Welcome to Texas: Texas hasn’t had a 1,000-yard rusher since 2007. That’s shameful. Malcolm Brown and Joe Bergeron have all the talent necessary to become the best tandem in the nation. But Brown didn’t come on until late last season, and Bergeron was inconsistent. Johnathan Gray is recovering from Achilles surgery, so it’s unclear how he’ll bounce back.
Les Koenning, 54
Replacing: Darrell Wyatt
About Koenning: Charlie Strong said he’d hire coaches with Texas ties, and Koenning certainly qualifies. He played at Texas — he was a Longhorns teammate of Bedford’s for three seasons — and coached in this state off and on since becoming a UT grad assistant in 1981. He was Dennis Franchione’s offensive coordinator at Texas A&M from 2003-07. Since 2009, he’s been Dan Mullen’s offensive coordinator at Mississippi State.
Welcome to Texas: Statistically speaking, Mike Davis was the team’s best receiver last season with eight touchdowns. Junior Jaxon Shipley had a team-high 55 catches, but a pedestrian 581 yards. The quarterbacking situation last year hurt this unit’s overall numbers, so it’s hard to gauge who can be a star and who can’t.
Replacing: No one; Chambers is the lone holdover from Mack Brown’s final staff.
About Chambers: Chambers has been Texas’ recruiting coordinator and tight ends coach since 2005, though new linebackers coach Brian Jean-Marie will handle recruiting now. Strong clearly saw the value of having a Dallas native on the staff. Chambers played at Dallas Carter, eventually became the head coach there and knows how to recruit North Texas.
Welcome to Texas: The tight ends were the worst position group on the field last season, though maybe they weren’t utilized like they should have been. But Geoff Swaim had just as many drops in the Alamo Bowl (two) as he had catches during the regular season (two). last season, the tight ends were nothing more than extra blockers. Where have you gone, Jermichael Finley?
Replacing: Greg Robinson
About Jean-Mary: Jean-Mary (pronounced Jon-Muh-ree) played football and graduated from Appalachian State and later became a defensive assistant under Lou Holtz at South Carolina (2001-02). Coached linebackers at Georgia Tech (2004-09). Wherever he’s coached, all-conference linebackers have followed.
Welcome to Texas: Two of his starters, Jordan Hicks (Achilles) and Dalton Santos (hip), have recently had surgeries. Another, Steve Edmond, was lost for the season after Thanksgiving because of a lacerated liver. Santos is expected back for spring practice, but Hicks won’t be ready until August camp. Whether its through recruiting, developing who’s already on the roster or just plain luck, Texas needs to find a difference maker here.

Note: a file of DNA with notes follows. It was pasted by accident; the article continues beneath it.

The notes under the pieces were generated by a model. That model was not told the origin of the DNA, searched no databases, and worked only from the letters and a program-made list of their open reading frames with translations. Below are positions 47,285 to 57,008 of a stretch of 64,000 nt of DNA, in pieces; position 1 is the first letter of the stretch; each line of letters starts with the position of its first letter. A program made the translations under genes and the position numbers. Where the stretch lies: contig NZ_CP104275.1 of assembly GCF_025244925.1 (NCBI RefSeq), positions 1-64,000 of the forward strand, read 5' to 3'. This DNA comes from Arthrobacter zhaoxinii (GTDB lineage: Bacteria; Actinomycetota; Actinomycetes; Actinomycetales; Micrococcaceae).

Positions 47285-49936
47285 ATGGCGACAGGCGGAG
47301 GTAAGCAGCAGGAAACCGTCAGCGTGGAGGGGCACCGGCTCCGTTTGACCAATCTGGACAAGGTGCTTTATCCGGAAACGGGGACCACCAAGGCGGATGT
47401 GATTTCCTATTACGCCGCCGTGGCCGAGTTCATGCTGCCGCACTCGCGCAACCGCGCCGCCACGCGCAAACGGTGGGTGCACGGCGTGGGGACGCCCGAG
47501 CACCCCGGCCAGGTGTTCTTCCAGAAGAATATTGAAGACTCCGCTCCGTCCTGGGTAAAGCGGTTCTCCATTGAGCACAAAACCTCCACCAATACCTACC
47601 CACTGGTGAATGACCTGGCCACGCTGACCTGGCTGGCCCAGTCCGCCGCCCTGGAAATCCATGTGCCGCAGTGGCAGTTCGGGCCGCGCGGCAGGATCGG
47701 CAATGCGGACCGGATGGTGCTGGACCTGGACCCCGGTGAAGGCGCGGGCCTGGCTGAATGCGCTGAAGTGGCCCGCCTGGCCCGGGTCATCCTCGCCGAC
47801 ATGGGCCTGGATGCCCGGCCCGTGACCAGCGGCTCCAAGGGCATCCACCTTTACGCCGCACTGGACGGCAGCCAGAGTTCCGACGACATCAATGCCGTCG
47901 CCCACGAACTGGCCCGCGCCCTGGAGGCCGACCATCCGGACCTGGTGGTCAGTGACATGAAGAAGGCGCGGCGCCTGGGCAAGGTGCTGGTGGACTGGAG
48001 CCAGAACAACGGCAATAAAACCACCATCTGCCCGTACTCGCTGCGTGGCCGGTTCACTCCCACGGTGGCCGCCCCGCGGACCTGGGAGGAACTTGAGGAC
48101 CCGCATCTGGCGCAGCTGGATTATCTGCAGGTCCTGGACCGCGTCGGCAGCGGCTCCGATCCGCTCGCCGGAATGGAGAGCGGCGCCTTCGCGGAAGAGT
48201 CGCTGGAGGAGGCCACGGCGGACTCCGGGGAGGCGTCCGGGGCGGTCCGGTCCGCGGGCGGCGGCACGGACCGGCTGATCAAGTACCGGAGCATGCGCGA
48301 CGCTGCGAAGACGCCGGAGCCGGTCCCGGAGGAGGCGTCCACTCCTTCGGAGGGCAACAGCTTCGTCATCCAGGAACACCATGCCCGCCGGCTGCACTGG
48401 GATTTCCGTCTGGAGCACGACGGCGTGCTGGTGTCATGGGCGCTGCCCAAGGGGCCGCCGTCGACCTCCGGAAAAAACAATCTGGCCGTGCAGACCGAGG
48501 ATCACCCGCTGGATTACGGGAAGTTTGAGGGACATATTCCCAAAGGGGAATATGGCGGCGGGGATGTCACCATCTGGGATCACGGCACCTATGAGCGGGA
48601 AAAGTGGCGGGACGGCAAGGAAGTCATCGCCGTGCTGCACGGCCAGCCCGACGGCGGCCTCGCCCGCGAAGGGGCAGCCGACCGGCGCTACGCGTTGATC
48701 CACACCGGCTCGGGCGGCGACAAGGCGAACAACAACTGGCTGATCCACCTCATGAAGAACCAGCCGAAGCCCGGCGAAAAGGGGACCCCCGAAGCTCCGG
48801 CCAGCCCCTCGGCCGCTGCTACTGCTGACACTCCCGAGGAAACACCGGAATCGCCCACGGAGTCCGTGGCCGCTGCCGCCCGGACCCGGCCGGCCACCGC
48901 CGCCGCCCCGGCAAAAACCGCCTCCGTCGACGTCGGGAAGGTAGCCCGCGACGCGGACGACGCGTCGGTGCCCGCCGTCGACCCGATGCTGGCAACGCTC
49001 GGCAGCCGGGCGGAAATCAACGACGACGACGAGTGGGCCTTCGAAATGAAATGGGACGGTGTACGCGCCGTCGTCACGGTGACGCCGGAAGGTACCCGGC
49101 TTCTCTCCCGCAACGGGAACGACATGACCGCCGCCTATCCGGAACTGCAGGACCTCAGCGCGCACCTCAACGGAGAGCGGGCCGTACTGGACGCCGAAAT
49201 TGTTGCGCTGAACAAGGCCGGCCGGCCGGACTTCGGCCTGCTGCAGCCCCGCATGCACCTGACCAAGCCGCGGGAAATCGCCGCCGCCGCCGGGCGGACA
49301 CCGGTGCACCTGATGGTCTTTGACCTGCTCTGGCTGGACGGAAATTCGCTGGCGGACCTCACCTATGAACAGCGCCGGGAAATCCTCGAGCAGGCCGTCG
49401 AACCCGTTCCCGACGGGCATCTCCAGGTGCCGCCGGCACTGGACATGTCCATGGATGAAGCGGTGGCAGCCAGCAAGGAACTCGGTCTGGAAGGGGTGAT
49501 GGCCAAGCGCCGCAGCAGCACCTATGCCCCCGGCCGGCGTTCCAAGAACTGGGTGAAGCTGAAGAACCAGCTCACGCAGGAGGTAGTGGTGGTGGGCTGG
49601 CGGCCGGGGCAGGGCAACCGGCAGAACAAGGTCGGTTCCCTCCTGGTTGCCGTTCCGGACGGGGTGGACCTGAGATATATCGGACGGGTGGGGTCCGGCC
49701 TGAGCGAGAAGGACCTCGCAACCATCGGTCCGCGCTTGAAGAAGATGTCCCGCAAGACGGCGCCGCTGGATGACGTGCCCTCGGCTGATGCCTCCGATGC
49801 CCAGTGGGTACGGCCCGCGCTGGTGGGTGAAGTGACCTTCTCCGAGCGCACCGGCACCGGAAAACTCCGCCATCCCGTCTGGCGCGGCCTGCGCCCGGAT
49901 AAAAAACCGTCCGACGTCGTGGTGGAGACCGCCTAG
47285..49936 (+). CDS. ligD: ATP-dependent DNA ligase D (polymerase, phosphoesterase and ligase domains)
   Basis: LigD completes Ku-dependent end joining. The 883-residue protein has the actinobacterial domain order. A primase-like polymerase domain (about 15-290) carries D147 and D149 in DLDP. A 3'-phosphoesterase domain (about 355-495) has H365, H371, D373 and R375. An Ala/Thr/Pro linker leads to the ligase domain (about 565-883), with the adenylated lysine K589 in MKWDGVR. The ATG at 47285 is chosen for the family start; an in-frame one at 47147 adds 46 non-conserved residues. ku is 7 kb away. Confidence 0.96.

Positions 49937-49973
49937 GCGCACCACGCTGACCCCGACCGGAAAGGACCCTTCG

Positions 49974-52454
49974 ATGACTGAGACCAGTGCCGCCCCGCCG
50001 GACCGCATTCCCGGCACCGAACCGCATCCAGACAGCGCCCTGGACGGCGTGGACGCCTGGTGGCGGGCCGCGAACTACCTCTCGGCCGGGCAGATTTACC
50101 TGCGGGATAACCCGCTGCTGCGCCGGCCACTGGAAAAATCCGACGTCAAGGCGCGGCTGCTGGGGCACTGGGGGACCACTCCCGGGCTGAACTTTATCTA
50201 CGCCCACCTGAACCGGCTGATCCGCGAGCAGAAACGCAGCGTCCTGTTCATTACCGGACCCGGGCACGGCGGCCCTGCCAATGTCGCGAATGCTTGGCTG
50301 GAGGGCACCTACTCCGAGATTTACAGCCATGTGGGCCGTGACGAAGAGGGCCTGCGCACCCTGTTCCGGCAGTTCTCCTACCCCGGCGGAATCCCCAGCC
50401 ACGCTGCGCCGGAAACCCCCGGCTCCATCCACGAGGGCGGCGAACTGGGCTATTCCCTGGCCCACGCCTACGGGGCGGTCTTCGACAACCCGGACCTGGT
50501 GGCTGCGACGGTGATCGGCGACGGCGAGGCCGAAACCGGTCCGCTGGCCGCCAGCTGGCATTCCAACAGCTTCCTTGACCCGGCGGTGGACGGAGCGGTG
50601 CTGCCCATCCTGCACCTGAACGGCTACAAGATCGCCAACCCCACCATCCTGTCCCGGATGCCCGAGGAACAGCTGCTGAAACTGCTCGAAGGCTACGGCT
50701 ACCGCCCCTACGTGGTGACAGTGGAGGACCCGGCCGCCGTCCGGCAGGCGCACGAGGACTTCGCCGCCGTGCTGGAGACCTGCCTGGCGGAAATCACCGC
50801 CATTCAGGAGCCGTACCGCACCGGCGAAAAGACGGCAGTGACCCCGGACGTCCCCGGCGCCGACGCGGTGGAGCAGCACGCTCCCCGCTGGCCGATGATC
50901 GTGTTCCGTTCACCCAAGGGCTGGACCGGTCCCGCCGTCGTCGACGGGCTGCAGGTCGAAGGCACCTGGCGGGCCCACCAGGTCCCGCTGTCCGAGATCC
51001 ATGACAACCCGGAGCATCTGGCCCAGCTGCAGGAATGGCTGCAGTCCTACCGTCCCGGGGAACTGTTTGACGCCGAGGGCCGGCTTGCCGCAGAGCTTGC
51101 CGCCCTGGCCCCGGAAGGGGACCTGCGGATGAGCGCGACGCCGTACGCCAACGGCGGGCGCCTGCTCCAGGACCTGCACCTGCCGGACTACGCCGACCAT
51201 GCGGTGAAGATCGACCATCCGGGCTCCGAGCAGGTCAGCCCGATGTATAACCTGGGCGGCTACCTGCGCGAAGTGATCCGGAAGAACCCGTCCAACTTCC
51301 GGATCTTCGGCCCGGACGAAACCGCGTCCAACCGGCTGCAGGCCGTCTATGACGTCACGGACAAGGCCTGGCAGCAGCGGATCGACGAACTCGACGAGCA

DEFENSIVE BACKS/SPECIAL TEAMS
Replacing: Duane Akina
About Vaughn: Vaughn has been a defensive backs coach for more than a decade. But he’s also an organized, savvy recruiter who knows the Houston area well. He was the recruiting coordinator at Arkansas for four years (1997-2007) and was the defensive backs coach/recruiting coordinator at Ole Miss (2008-11).
Welcome to Texas: First impressions will mean everything with this group. The defensive backs were crushed when Strong did not retain Duane Akina, the 13-year assistant who currently has nine UT defensive backs playing in the NFL. Expect players to follow cornerback Quandre Diggs’ lead. The vocal leader of “DBU” will be a senior. Vaughn must win these guys over.
Replacing: Bennie Wylie
About Vaughn: Moorer was a walk-on player at Florida and ultimately became the strength and conditioning coach at South Carolina from 1999 to 2009. Most notably, he was the personal trainer for Emmitt Smith, the NFL’s all-time leading rusher.
Welcome to Texas: Injuries can’t be blamed solely on the strength and conditioning staff. But the Longhorns resembled a MASH unit at times. Moorer’s job is to strengthen the players’ bodies and minds and weed out the weak. Players should get ready for “The Pit,” something even Louisville media members talk about in hushed tones.